Galloway volunteers for the organization. Back in 2015, he was trying to leave a hate group and reached out to Life After Hate. He grew up in a middle- to upper-class home and veered off course after losing a friend in a car accident. “I started being self-destructive, abusing drugs, engaging in minor criminality and having my first police contact,” he said.
By age 14, he was in youth custody and by 2015, he’d spent 13 years as an active member of far-right movements, including VolksFront, where he was the leader of the Canadian chapter. “It gave me a group of friends, an identity and empowerment, but in these movements, it’s pretty much all negative,” he said.
Becoming a parent was a turning point for Galloway. “Some guys from the movement came to my home when my daughter was a baby, and they wanted to play a gang game with me. I realized I was putting my wife, child and our whole life at risk,” he recalled. “My wife gave me an ultimatum – the gang or us, and I chose my family.”
By that point, he had been troubled by an ideology that didn’t seem to add up for a while. “In Toronto, I got into a fight with a Vietnamese gang and was lying in hospital bleeding in my swastika shirt while an Orthodox Jewish doctor attended me. I thought he should not have to help me – but he did, and he didn’t say a word. As I started thinking about minority group members I knew that had been good to me, it forced me to challenge myself and figure out ways I could give back to these communities after I left the movements.”
Galloway moved away from the groups, reached out to McAleer and tried to build back family bonds he had previously abandoned. He also went back to school to study criminology. “There’s no one way to get away from these movements,” he admitted. “You have to try (to) build back the positive relationships you once had, to create a network of strength and clarity in your life so you won’t live in fear, but it’s not a linear process.”
It’s not process that’s particularly safe, either, both men agreed. McAleer described the assassination attempt one of his Life After Hate volunteers survived after leaving the Aryan Brotherhood recently. “He was driving down the highway in Mississippi, when he was shot in the face,” McAleer said. “To this day, those who leave the groups receive threats, and it’s something we all have to take seriously.”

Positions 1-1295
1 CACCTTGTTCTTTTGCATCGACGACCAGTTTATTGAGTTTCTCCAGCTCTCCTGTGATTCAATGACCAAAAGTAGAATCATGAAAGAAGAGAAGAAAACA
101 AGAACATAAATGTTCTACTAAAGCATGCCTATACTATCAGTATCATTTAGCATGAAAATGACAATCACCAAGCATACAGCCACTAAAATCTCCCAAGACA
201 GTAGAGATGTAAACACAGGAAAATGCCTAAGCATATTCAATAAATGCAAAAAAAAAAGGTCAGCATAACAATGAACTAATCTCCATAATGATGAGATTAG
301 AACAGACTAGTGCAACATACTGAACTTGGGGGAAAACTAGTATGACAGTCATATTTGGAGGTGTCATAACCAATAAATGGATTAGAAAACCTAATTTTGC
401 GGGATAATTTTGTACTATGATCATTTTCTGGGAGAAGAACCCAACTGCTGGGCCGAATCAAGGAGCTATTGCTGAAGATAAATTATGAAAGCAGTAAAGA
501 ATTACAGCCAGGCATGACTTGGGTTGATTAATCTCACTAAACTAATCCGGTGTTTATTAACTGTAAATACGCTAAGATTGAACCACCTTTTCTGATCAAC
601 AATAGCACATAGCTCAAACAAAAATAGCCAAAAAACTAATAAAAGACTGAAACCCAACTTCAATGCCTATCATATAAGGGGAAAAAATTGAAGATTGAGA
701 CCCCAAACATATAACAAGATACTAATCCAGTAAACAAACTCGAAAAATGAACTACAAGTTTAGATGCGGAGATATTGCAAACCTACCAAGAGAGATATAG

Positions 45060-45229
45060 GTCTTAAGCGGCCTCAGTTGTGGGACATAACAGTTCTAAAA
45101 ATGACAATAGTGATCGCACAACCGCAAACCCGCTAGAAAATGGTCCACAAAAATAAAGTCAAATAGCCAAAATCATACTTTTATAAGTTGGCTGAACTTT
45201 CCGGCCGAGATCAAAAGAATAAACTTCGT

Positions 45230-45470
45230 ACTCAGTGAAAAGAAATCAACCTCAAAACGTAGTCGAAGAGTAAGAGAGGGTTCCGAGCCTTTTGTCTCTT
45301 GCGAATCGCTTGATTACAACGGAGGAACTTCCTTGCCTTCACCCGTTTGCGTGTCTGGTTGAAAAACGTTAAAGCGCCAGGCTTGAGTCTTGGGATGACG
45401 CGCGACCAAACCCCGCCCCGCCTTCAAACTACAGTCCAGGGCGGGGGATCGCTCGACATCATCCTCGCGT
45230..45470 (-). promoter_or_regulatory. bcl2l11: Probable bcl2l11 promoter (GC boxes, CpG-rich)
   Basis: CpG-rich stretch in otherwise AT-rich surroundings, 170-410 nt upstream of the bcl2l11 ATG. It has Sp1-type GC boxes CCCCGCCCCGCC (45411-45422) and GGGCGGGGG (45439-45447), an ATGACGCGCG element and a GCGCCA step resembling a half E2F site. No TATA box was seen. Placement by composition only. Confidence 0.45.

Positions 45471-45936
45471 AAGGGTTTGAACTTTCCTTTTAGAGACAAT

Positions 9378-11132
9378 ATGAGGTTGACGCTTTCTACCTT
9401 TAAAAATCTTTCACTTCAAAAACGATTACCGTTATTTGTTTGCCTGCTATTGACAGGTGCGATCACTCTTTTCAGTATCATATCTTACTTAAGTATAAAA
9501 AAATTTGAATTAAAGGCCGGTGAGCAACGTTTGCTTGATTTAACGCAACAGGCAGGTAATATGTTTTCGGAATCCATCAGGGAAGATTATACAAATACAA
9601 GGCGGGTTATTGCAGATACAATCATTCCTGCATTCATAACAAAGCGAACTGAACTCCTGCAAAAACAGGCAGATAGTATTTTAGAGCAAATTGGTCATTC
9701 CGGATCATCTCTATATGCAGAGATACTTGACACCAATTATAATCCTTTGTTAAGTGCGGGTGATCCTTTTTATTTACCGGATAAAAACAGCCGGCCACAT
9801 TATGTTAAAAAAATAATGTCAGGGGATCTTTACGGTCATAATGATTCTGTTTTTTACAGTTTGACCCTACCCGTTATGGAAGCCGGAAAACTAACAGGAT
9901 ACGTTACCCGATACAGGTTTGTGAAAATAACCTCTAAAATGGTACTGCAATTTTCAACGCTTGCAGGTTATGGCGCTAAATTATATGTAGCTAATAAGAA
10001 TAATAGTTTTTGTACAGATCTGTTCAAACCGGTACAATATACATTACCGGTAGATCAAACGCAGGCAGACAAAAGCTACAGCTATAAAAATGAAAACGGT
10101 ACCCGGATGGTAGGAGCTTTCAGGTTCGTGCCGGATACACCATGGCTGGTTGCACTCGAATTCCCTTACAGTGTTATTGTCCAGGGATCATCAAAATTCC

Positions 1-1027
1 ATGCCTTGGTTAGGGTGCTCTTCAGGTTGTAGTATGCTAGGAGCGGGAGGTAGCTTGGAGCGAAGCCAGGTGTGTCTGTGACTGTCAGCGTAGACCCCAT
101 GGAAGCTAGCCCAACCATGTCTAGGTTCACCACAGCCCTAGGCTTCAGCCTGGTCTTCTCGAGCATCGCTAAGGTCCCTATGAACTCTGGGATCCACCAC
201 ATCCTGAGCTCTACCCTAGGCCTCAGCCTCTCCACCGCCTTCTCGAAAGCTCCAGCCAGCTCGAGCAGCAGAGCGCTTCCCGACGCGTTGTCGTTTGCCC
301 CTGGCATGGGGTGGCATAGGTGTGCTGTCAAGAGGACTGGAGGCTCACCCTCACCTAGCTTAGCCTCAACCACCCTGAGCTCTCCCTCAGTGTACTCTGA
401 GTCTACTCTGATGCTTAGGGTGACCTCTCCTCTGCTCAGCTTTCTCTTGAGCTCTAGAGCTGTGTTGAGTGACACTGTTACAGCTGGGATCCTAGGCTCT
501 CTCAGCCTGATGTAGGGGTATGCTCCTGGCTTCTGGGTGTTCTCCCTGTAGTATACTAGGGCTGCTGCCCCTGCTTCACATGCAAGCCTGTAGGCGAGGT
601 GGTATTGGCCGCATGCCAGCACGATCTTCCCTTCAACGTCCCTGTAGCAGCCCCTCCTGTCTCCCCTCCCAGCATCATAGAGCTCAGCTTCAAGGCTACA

White supremacists excommunicate themselves from friends, family and society when they join an extremist group, McAleer explained. When they choose to return, they find that their original friends and family aren’t waiting with open arms.
As I started thinking about minority group members I knew that had been good to me, it forced me to challenge myself.
– Brad Galloway
“The trust has been broken and it has to be rebuilt slowly, but in the interim, you don’t have a social circle. The pain and loneliness makes you very vulnerable to returning to an extremist group,” he said. Life After Hate has a peer support group to help individuals traverse through this void and get safely to the other side.
McAleer said he was terrified about speaking to members of the Vancouver Jewish community, because it was “a community I’d harmed the most. When you’ve hated a certain people for 15 years and they come up to you, offer to give you a hug, shake your hand and thank you for what you’re sharing, there’s a part of me that feels I don’t deserve that compassion, and that is deeply ashamed for what I did and what I said,” he confessed.
Previously an articulate Holocaust denier in the 1980s and ’90s, he visited Auschwitz for the first time last summer, “to pay my respects and confront it myself. To absorb the reality of what happened, and to feel it was quite overwhelming,” he said. McAleer is planning to turn his time there into a documentary that will serve as an educational resource.